UNC wins grant to train HIV doctors in Africa

April 24, 2008 — The University of North Carolina at Chapel Hill has been awarded a training fellowship from the Gilead Foundation to provide doctors from the African nation of Malawi with postdoctoral training in internal medicine.

UNC wins grant to train HIV doctors in Africa
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Dr. Cecelia Kanyama

Among the poorest nations in the world, Malawi is the site of the UNC Project, a research, care and training facility in the country’s capital, Lilongwe. The facility is a collaborative venture between UNC and Kamuzu Central Hospital.

Malawi has the lowest physician per capita ratio in the world: Two physicians per 100,000 people. Not only are doctors hard to come by, but they are also woefully under trained, said Irving Hoffman, P.A., M.P.H., the Chapel Hill-based director of the UNC Project and director of international operations for the UNC Institute for Global Health and Infectious Diseases.

Kamuzu Central Hospital is a large facility with 1,000 inpatient beds, yet it lacks even a single specialist in internal medicine, and none of the country’s 27 district medical officers has any postdoctoral training in any area, said Hoffman, who is also a research associate professor in the School of Medicine’s department of medicine.

With the help of UNC and funding from the Gilead Foundation, two promising young physicians from the Malawi College of Medicine in Blantyre, Malawi’s largest city, will undergo three years of postdoctoral training in internal medicine at the University of Cape Town in South Africa. This will better equip them to combat Malawi’s HIV epidemic, which affects 14 percent of the population.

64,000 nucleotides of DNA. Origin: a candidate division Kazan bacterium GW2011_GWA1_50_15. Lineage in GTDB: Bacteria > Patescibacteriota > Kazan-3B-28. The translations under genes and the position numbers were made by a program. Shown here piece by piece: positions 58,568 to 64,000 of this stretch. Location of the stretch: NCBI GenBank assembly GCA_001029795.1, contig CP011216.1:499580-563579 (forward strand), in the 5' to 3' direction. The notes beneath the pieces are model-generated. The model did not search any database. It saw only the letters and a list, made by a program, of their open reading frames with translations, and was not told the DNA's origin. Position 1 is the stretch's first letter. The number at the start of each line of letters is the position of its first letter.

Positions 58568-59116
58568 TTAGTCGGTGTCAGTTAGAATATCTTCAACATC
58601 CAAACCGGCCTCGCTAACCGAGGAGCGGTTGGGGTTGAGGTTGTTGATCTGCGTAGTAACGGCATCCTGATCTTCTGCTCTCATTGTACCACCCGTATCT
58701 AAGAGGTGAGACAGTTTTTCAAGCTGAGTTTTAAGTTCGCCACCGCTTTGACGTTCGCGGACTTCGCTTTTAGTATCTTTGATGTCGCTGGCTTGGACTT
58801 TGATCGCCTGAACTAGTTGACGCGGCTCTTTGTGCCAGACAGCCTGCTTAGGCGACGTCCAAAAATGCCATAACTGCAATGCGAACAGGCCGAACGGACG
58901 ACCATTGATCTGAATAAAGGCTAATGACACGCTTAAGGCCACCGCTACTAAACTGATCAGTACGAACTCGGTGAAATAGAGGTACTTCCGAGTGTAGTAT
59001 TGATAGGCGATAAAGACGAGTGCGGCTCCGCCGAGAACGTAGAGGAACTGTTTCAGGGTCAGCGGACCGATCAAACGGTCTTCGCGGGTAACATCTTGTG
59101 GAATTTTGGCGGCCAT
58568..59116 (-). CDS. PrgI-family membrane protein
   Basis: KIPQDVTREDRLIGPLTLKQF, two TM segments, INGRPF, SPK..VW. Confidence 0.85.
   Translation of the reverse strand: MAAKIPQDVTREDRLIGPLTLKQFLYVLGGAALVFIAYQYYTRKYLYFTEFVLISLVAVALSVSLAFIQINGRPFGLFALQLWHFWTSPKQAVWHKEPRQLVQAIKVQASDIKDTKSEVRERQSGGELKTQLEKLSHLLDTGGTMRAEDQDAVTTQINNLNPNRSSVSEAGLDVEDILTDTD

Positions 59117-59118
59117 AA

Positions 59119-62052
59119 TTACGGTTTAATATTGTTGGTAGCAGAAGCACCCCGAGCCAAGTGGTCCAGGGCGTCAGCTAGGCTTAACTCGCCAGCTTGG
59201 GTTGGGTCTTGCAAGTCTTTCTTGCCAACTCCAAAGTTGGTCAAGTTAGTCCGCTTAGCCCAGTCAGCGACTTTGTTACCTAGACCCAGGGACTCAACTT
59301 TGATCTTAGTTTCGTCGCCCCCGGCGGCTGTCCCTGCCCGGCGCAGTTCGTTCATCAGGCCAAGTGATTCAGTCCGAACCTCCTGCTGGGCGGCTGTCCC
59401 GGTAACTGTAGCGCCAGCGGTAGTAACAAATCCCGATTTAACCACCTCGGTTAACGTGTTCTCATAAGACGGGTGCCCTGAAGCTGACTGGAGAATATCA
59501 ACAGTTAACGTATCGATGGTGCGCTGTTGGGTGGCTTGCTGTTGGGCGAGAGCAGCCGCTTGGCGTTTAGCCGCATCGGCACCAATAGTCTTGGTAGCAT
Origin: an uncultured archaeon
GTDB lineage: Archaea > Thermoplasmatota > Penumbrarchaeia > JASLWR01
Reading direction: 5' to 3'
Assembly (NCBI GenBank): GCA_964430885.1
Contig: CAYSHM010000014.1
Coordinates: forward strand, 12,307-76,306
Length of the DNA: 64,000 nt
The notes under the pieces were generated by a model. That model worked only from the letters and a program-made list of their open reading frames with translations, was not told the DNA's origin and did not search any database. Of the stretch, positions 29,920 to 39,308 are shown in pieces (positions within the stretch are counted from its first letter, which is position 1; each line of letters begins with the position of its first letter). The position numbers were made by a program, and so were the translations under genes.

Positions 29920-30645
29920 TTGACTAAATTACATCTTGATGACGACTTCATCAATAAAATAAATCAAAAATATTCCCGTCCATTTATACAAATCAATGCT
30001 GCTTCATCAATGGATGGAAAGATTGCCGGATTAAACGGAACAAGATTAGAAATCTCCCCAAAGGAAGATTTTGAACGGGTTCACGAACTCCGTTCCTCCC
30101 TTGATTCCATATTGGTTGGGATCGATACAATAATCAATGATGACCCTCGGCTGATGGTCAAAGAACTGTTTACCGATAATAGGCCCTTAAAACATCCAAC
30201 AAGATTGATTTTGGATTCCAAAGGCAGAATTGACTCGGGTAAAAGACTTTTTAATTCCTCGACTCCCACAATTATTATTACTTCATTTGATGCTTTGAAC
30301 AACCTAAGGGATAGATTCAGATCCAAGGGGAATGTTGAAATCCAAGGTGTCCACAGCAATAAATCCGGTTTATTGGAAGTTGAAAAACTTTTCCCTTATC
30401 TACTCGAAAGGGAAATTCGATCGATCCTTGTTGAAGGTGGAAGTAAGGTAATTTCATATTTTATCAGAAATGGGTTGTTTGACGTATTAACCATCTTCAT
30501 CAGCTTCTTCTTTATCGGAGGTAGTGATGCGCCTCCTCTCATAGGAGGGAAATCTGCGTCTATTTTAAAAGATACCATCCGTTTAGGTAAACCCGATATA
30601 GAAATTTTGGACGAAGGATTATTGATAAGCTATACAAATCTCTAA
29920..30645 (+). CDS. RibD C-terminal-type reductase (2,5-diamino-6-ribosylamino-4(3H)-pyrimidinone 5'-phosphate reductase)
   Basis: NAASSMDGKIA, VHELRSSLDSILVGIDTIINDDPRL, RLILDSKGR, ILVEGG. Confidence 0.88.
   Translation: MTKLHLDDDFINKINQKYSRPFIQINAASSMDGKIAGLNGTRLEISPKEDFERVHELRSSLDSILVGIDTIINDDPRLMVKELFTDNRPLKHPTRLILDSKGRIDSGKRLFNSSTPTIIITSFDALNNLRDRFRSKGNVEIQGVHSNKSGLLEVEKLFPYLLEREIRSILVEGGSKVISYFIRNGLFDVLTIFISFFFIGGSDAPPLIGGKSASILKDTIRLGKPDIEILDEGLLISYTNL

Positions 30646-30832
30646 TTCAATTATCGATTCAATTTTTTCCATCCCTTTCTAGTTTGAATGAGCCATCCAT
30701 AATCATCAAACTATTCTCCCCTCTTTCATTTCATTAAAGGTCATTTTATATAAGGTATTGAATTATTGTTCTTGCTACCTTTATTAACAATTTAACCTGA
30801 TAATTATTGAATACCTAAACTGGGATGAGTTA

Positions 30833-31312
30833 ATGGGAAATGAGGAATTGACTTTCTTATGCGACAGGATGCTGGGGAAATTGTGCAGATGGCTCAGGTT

Dr. Cecelia Kanyama, one of the UNC Project’s medical officers, has been selected to be the first of these trainees. Kanyama, the ninth child of two school teachers, earned scholarships to study in Canada and Australia and then returned to Malawi to attend medical school. After her postdoctoral training in South Africa, she will return to Malawi again. “We practice medicine in the most difficult settings,” Kanyama said. “Most of my classmates left for developed countries, but I remain to serve the nation.”

UNC conducts global health activities in more than 50 countries, and recently established the Institute for Global Health and Infectious Diseases to unite and strengthen these endeavors across the campus and around the globe. Carolina’s work in Malawi is just one example of UNC’s mission to increase its global reach in research, teaching and service.

The Gilead Foundation is a non-profit organization that seeks to improve the health and well-being of underserved communities around the world.

Institute contact: Lisa Chensvold (919) 843-5719, lisa_chensvold@med.unc.edu
News Services contact: Patric Lane, (919) 962-8596, patric_lane@unc.edu

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